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Tuesday, March 15, 2016

New Evidence Shows Why Adolescents Are Vulnerable to Addiction

why adolescents are vulnerable to addictionStudies have shown that teens are more vulnerable to the effects of addictive substances like cocaine and nicotine than are adults, but scientists had been unable to identify why this is true. Now, two studies with mice by investigators at Baylor College of Medicine have discovered a likely cause.

The eIF2 molecule is essential for protein synthesis, and its subunit, eIF2a, is a key factor in regulating this process. In the two studies published together in the journal eLife, results showed that the regulatory activity of eIF2a in adolescents was reduced in the presence of the addictive substances.

Results Confirmed in Both Studies 
The two similar studies, one with cocaine, the other with nicotine, produced evidence of how the addictive substances reduced the activity of eIF2a molecules in adolescents, but not for adults.

Study 1: Adolescent and adult mice were injected with saline or a low-dose of cocaine. Results showed that cocaine led to a reduction in the eIF2a activity in the adolescents, but not in the adults.

Then, investigators tested the effects of cocaine on adult mice in which the production of proteins controlled by eIF2a molecules was altered, and on adolescent mice whose eIF2a activity was increased. Results showed that the adults with altered eIF2a activity demonstrated the same susceptibility to cocaine-induced changes as shown in adolescents, and the adolescents whose eIF2a activity had been increased showed greater resistance to the effects of the drug.

Study 2: Similar experiments were carried out on mice using nicotine instead of cocaine. Results showed that the different effects on adolescents and adults were also true for this drug.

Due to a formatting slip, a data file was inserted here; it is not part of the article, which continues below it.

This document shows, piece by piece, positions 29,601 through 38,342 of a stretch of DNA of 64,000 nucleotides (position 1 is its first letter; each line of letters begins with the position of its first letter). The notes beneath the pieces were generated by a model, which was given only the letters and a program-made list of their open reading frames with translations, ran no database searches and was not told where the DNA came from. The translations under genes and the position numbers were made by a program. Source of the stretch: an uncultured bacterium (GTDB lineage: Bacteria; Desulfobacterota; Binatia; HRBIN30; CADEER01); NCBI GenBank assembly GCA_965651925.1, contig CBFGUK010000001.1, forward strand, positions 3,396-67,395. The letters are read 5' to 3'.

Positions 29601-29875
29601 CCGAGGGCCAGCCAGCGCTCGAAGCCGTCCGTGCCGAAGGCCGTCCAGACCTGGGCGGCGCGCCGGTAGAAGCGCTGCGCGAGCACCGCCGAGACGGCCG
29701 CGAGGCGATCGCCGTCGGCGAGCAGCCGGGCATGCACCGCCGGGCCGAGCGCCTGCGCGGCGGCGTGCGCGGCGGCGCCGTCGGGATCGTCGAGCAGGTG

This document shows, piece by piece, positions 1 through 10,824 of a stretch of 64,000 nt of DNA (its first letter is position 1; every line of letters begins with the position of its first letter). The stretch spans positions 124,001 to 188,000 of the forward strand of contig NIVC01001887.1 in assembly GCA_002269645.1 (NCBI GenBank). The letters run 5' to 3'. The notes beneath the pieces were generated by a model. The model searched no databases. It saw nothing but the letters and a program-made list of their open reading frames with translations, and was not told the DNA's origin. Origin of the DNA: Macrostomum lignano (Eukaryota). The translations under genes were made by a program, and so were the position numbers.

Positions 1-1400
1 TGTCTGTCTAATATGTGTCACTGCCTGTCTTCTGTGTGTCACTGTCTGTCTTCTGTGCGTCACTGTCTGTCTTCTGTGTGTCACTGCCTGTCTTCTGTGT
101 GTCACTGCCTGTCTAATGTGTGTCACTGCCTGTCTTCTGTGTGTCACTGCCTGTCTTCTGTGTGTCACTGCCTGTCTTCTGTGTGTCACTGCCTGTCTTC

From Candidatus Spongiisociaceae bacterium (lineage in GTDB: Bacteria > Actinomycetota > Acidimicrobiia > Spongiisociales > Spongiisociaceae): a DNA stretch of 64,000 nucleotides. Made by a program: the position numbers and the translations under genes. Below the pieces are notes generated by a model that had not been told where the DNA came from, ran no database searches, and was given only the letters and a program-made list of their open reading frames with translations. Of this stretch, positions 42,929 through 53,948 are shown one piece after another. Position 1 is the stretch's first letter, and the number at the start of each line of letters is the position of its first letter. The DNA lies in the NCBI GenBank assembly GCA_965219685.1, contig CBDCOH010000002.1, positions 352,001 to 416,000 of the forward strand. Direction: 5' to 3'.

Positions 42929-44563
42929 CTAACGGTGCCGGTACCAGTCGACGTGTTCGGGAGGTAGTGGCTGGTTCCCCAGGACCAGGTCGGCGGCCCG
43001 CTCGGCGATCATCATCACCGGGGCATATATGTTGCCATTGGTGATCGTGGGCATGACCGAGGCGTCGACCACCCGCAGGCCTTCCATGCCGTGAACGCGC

In addition, this study identified a genetic variation in eIF2a which affects how smokers’ brains respond to reward. Evidence of this finding was confirmed with functional magnetic resonance imaging.

Advancing Addiction Education & Treatment 
According to Andon Placzek, lead author of the nicotine study, the results of these studies could help to educate young people about the risks of experimenting with addictive drugs. “They could also help discover a new way to fight addiction in both adolescents and adults, for example by altering the activity of eIF2a in the brain.”

Addiction Help for Young Adults
For young people, addiction to drugs or alcohol disrupts a promising future and destroys the opportunity for a fulfilled and productive life. Addiction treatment at Hope Academy restores opportunity with effective modalities, sober living, and academic and career counseling. If your young adult loved one is caught up in substance abuse, dial 866.930.4673 to speak with one of our recovery advisors and begin the enrollment process for your loved one now.

Source: eLife. "Studies explain adolescents' vulnerability to addictive drugs." ScienceDaily. ScienceDaily, 1 March 2016.
www.sciencedaily.com/releases/2016/03/160301103108.htm 

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